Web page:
Problem Solving 101
When you have a problem and you know what causes it, what do you do? Do you attack the symptoms of the problem? No, because you know what the cause is. When wouldn't you go to the problem's cause? Simple: When you don't want to.
Thus is the saga of the myriad ridiculous, expensive, time- and energy-consuming strategies of environmentalists and other scientists, who are treating the relationship between raising animals to kill them for food and climate change like Rubik's Cube.
Let's deconstruct "As More Eat Meat, a Bid to Cut Emissions" in today's New York Times:
- The title of the article clearly doesn't allow for a solution other than more eating meat. We know where the article isn't going.
- I was surprised to read this in the NYT: "[A] group of farmers-turned-environmentalists here at a smelly but impeccably clean research farm have a new take on making a silk purse from a sow’s ear . . . " Silk purse from a sow's ear? My guess is that's supposed to be playful, at least for those who don't care about harming sentient nonhumans. I found it offensive, unnecessary and creepy, and my ear stings just reading it.
- It may indeed be true that "more and more people are eating more meat around the world." But each individual who is aware of the connection between climate change and "meat," even if they don't find the thought of consuming another to be repugnant, can be part of the solution. Each person can do something about cause of the problem.
- Nobel Prize-winning Rajendra Pachauri didn't get that Nobel Prize for nothing. His ingenious idea? "Eat less meat." But that simple idea, which does indeed go directly to the cause of the problem, is overlooked again and again.
- "The trillions of farm animals around the world generate 18 percent of the emissions that are raising global temperatures, according to United Nations estimates, more even than from cars, buses and airplanes." Knowing that, I'm not sure why any thinking person needs a gaggle of scientists to provide a solution for them beyond their own personal actions.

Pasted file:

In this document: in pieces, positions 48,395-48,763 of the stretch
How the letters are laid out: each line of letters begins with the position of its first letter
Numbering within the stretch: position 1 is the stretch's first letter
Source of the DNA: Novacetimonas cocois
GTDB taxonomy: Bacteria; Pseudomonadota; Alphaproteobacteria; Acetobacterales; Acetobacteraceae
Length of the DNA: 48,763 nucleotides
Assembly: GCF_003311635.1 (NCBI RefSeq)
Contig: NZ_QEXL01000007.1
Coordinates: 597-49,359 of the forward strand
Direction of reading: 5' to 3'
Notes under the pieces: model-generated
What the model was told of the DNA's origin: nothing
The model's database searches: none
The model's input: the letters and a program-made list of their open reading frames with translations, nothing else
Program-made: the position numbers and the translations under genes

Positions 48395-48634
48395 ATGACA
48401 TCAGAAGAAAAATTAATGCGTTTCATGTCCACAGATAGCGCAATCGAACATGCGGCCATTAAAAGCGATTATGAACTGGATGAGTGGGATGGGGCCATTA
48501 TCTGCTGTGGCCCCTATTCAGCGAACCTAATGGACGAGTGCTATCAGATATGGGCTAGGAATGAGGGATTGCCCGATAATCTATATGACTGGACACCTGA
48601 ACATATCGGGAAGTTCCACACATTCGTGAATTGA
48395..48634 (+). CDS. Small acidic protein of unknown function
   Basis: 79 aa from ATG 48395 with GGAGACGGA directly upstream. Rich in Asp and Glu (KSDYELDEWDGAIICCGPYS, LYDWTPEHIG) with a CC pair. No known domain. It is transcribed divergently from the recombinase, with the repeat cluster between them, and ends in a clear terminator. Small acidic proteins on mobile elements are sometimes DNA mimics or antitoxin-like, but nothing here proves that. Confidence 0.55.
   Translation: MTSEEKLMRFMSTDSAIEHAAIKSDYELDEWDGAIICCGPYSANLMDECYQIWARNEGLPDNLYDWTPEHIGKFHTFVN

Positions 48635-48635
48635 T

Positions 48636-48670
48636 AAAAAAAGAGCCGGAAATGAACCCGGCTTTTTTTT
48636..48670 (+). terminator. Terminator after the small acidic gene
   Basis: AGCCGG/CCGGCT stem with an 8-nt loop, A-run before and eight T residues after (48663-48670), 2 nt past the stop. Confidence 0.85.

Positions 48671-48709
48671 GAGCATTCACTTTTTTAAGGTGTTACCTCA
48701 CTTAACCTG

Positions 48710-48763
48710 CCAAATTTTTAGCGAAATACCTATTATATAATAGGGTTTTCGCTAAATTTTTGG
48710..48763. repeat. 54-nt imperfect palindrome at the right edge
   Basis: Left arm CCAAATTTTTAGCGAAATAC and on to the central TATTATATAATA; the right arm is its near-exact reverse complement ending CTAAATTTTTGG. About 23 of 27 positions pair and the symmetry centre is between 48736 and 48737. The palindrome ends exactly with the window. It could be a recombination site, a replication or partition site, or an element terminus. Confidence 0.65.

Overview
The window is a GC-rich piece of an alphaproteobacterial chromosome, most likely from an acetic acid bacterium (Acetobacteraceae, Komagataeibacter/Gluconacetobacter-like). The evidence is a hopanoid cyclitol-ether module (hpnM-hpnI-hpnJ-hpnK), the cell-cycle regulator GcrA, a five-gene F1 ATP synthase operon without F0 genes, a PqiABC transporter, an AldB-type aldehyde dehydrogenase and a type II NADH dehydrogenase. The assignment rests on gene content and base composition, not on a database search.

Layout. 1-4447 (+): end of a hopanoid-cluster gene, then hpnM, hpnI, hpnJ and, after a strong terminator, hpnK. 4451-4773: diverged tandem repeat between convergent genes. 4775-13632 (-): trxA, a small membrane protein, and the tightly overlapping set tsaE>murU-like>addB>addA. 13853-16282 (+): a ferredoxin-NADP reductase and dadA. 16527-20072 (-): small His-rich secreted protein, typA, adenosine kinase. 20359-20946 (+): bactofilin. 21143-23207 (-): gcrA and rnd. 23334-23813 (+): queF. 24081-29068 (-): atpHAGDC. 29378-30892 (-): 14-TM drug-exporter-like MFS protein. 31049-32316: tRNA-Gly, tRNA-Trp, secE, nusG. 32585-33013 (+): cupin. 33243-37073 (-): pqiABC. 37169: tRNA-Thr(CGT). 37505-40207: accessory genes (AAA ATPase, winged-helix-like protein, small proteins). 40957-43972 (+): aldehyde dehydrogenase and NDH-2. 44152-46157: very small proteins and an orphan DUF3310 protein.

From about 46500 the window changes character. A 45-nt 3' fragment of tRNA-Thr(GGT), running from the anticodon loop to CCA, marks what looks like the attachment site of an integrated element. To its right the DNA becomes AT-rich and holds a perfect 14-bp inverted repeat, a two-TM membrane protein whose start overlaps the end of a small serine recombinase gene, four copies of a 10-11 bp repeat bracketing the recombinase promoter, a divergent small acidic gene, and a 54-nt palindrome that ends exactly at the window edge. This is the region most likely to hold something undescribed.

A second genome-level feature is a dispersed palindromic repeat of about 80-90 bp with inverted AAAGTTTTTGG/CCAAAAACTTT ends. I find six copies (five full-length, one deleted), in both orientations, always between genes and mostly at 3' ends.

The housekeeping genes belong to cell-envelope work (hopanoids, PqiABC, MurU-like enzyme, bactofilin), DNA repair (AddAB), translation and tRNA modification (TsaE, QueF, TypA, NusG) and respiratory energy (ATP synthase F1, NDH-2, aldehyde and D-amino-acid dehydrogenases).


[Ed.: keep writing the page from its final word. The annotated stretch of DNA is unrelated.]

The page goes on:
- In case you aren't sure what the solution is: “Of course for the environment it’s better to eat beans than beef,” according to the chief of sustainability at the Swedish agricultural group Lantmannen. Later, the group also adds that "producing a pound of beef creates 11 times as much greenhouse gas emission as a pound of chicken and 100 times more than a pound of carrots." Even the people who study agriculture say that it's better for the environment not to eat animals! Yet, the notion isn't treated seriously as a solution.
- Dr. Pachauri tries again:
Nah, let's just label the products about how much harm they cause and hope people read the labels and choose well, and that will be their statement of how much they care about the planet. That should do the trick, right?
- Once again, and I find it unfathomable, "any suggestion to eat less meat may run into resistance in a world with more carnivores and a booming global livestock industry."
Sure there are oodles of fascinating experiments you can try with the feces of other species to resolve this problem. But all of that is absurd given the simplest, easiest solution that's most ethical in every regard. You can begin with what a Nobel Prize winner's been talking about for years: eating less meat. And then you can simply stop, once you realize killing unnecessarily isn't a very kind thing to do.